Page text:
One of the interesting areas that you can focus on, for example, is digital advertising. We talked about the amount of budget that is being pushed into digital advertising at the moment. Digital advertising is a clear winner from the marketing budget if you add in the amount that is going towards search advertising, plus all of the digital advertising channels, you're looking at just under 16% of the total marketing budget, which is going to digital advertising channels.

I think there also needs to be a proactive view on how you can build cost optimization measures into your strategy. The first thing around that is to build budget scenarios, rather than just hanging your hat on a single budget. So, building scenarios based on a number of different sets of economic and internal business challenges. On the back of that, thinking about from a cost optimization perspective, what are the programs that you really have to hang on to? And what are the ones that you can take your foot off the gas with? It's not so much about which channels they should hang on to, but how they should approach budget building, which I think is the key to success heading in 2020.

DGR: Spend on martech has also dropped; was that surprising, as well? Are there any specific categories that reign supreme over others in terms of what marketers are buying or looking to buy?

McIntyre: The interesting thing is that marketing technology spend has fallen by three percentage points year-over-year. However, we've seen martech spend as a much more volatile area of spend compared to, for example, agency investment. You get these blockbuster technologies that come along and there is a rush for adoption. Obviously, the costs for bringing those technologies in house are front-loaded, and it's relatively expensive to acquire and embed these technologies. But then that turns off into the ongoing management as this becomes business as usual.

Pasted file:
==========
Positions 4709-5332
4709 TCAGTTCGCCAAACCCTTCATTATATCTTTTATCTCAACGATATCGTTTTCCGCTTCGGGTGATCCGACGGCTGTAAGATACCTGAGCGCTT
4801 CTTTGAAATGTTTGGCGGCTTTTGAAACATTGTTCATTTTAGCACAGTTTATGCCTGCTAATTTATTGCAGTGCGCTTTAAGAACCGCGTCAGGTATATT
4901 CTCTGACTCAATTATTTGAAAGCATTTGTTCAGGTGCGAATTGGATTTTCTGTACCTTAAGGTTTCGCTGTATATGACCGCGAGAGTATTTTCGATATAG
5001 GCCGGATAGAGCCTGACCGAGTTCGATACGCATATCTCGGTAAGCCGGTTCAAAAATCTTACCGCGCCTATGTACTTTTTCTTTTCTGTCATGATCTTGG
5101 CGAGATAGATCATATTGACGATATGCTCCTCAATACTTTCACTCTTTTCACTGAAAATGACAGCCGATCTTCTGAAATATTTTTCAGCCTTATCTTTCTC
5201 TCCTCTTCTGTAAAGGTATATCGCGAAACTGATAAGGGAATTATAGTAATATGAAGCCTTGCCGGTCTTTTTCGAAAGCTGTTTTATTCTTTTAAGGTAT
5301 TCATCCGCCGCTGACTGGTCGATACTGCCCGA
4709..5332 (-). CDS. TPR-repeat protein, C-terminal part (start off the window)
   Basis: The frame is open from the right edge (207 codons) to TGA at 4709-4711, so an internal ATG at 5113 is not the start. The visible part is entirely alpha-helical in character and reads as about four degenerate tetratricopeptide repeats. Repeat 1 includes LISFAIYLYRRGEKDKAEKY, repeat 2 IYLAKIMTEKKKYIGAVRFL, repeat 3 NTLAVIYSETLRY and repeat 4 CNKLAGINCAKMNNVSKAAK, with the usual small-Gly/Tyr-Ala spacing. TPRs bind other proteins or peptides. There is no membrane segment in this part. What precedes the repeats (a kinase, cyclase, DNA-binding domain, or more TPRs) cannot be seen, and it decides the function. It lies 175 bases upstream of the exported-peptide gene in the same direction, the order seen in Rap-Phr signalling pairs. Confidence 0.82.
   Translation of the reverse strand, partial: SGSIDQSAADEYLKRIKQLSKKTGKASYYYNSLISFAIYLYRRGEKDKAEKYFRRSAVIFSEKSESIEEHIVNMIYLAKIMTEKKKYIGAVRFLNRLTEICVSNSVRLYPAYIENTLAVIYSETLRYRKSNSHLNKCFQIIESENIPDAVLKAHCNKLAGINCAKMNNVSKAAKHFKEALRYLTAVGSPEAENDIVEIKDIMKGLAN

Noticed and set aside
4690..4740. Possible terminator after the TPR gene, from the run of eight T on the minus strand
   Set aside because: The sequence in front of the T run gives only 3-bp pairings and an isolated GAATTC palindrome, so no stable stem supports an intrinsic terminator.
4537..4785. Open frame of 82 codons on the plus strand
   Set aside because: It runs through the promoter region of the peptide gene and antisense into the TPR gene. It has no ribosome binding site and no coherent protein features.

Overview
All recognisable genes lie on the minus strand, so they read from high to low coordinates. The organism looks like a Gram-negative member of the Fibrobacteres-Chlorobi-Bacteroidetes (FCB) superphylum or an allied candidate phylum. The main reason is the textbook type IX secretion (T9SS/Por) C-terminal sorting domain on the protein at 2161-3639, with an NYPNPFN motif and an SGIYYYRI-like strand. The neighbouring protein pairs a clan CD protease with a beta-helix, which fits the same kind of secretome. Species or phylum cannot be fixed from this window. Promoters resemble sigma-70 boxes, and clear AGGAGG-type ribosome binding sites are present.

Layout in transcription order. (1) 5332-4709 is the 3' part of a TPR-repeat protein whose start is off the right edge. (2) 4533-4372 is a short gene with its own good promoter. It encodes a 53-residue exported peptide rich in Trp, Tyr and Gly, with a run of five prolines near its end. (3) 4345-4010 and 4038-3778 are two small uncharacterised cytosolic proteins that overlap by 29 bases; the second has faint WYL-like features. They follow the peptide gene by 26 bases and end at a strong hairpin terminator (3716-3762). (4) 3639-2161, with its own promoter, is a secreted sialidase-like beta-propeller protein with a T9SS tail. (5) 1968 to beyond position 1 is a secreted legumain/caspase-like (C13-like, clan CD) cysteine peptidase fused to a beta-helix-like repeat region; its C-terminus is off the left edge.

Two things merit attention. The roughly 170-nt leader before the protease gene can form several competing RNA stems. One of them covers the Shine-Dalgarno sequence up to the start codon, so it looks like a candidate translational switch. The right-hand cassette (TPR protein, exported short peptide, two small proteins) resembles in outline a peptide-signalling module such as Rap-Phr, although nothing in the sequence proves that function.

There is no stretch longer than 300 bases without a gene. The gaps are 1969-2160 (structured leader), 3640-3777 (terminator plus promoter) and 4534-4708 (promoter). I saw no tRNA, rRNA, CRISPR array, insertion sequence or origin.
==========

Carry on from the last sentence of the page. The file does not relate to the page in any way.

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There's a sense that some of the bigger pieces that have been on the CMO shopping list are potentially at a point where they are already embedded in lots of organizations. You can see this from the 2018 marketing technology survey that Gartner ran. It showed that there was a really big jump between 2016 and 2018 in adoption of things like personalization platforms and capabilities that aligned with multi-touch attribution. There have been a number of areas where there's been significant jumps up, but the reality is, if you buy a solution once — so long as the solution meets the use cases and you have the capability to manage that solution — you don't need to buy it again the next year.

DGR: What other takeaways did you find interesting or surprising from the survey?

McIntyre: One of the things that was interesting is just the huge investment in paid media. Alongside marketing technology, it's the largest area of marketing investment. Twenty-six percent of the budget goes to marketing technology and 26% of the marketing budget goes to paid media.

Now, I think that's interesting because a few years back we were being told that paid media is irrelevant — it was all about the organic reach that you get as a brand, how you manage customer experience and get fantastic brand benefits through the advocacy that your loyal customers will give you. Well, that remains true, but that does not replace paid media — it is something that happens alongside paid media.

To me, the validation is that advertising is not dead — that advertising still is incredibly important and has more positives than negatives for CMO. The shine has come off influencer marketing and organic social media marketing a little bit, because it’s not quite lived up to the promise from a few years ago. Whereas there's been challenges with paid media, and those challenges have been very real over the last couple of years in terms of GDPR.